Actually, we're attributing most of it to the receivable piece which a big piece comes from distribution – it comes about and that's where the largest number was. Comes about from the fact that they have – fourth quarter sales are lower than the first quarter and also here's the holidays impact the sales, they come down. We typically have good collections those last couple of weeks in December and the receivables come down and then they build back up with the higher sales in the first quarter, and that's really where a large piece comes from. We also had a little bit of that in the Specialty Bearings side, where we had increased sales. But the interesting thing is even with these increases that nothing happens in terms of day sales outstanding that says anything is out of line.

Jerome Lande – Millbrook Capital

I'm sorry, go ahead.

Bob Garneau

Secondly, what I did say was that on the inventory side as we're ramping up the production on the JPF and we're seeing higher inventory numbers there and that's the other, one of the other larger jumps in the usage.

Jerome Lande – Millbrook Capital

I guess the question is kind of the rest of the year and what you expect cash flow-wise. In some years you recouped that seasonal receivables shift you are talking about, some years you don't. What are we looking for this year?

Bob Garneau

I would think that the traditional pattern would be that we would recover the receivables as we go on in the year and particularly as we get at the end of the year. And in terms of the issues at Dayron, we're working very hard to improve the cash usage down there, the Dayron, the Fuzing piece.

Jerome Lande – Millbrook Capital

Got it. Thanks. You mentioned earlier total orders for the JPF of $155 million. How much has been delivered, how much of that is yet to be delivered?

Bob Garneau

We are actually back – the last two Options 4 and 5 are not delivered yet. We are into Option 3, I think, is where we actually are delivering now.

Jerome Lande – Millbrook Capital

And can you quantify that in terms of dollars?

Bob Garneau

Option 5 was around $28 million, and I don't have – hold on just a second, $60 million approximately in total – in backlog.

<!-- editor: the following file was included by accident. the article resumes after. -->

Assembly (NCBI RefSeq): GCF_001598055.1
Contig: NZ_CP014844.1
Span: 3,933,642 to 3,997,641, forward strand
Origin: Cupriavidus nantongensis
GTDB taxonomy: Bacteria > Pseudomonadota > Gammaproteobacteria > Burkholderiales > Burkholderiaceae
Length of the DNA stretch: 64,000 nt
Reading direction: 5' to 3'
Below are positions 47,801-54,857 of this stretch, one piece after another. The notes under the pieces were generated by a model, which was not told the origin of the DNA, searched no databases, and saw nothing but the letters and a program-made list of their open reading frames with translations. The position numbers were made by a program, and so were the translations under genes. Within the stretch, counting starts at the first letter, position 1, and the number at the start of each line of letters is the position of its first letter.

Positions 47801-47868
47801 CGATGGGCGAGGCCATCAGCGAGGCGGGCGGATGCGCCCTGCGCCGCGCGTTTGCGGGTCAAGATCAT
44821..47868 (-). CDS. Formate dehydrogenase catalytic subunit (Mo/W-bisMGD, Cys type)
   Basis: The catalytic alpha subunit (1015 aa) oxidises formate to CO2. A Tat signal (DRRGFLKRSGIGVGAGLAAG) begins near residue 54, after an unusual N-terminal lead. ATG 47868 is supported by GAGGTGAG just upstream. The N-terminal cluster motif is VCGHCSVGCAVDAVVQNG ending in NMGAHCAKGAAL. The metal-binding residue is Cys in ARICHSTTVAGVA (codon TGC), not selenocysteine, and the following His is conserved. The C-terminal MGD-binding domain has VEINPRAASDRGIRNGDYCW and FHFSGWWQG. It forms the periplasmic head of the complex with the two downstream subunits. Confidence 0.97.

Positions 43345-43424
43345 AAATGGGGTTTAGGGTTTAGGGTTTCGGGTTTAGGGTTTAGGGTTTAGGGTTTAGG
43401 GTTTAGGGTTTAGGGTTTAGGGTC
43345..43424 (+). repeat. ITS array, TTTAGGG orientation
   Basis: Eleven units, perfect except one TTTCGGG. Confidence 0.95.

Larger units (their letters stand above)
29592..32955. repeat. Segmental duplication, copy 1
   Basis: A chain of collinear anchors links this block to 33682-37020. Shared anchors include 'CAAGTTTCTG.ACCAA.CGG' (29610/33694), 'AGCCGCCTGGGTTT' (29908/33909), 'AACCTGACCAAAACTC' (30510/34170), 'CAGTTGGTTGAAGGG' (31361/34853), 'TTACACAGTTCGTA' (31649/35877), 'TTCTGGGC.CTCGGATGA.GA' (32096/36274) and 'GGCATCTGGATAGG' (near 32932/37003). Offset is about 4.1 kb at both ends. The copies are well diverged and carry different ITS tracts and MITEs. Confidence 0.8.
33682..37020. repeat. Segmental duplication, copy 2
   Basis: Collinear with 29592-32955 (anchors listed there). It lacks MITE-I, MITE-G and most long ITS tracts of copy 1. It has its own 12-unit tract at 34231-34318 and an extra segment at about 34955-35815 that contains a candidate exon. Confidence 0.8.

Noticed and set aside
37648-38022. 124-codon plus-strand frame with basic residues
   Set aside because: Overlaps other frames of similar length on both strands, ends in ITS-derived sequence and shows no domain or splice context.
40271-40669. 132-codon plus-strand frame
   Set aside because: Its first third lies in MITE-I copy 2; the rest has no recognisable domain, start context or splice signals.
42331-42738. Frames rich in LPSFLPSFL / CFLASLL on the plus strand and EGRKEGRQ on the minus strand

Jerome Lande – Millbrook Capital

And can you discuss backlog for the entire enterprise?

Bob Garneau

I don't have all those numbers right in front of me. We do have all the backlog numbers in the 10-K by operating segment. I don't have those numbers right here in front of me. Do you have a specific question?

Jerome Lande – Millbrook Capital

Really just as sales continue to ramp and your growth has been good, what if there is any material change?

Bob Garneau

We are getting good strong orders in Specialty Bearings, nothing else has changed significantly. I guess the one place that I had mentioned that would have an impact on backlog is where the service contracts and helicopters will be going away and there will be a period of time before that is replaced with other customers who acquire the helicopters and look for similar services.

Jerome Lande – Millbrook Capital

Since you brought that up on the services, obviously there is a – well, I shouldn't say obviously. It would appear that there was probably going to be a markdown in the value of the helicopters, vis-a-vis what Australia paid for them years back. Services, is there a similar deflator we should expect in the ongoing servicing for these once they find a new home?

Bob Garneau

In terms of – it will vary, in Australia, we actually had a facility. Probably, depending on how the helicopters get sold. If they were all to be sold in one lot, we could end up with a similar situation. If we sell three here and four there, we might not duplicate and have the customer needs. So that one we will kind of play out as we determine where we ultimately sell these helicopters.

Jerome Lande – Millbrook Capital

Just to clarify the language here, when you say similar do you mean a similar deflation in value of the services contract or similar to the $13 million that you are no longer going to book?

Bob Garneau

No. In terms of when you talk about a similar deflation, I mean, they paid a lot of money for these helicopters. A lot of it was – it was $600 million, $700 million and it had to do with – a lot of it was developing the ITAS system. We don't expect that we would turn around and sell them for $600 million or $700 million. The number would be substantially below that, but that will be determined as we play that out and at this point I can't really tell you. But, we're actually – we will certainly are going to try to go out and do the best we can with these in terms of selling them and as we do that we will report it.

Jerome Lande – Millbrook Capital

Thanks. Question for Neal, when you think about the additional opportunity out there in national accounts, are you able to quantify that and give us a sense of how big a bogie this is?

Neal Keating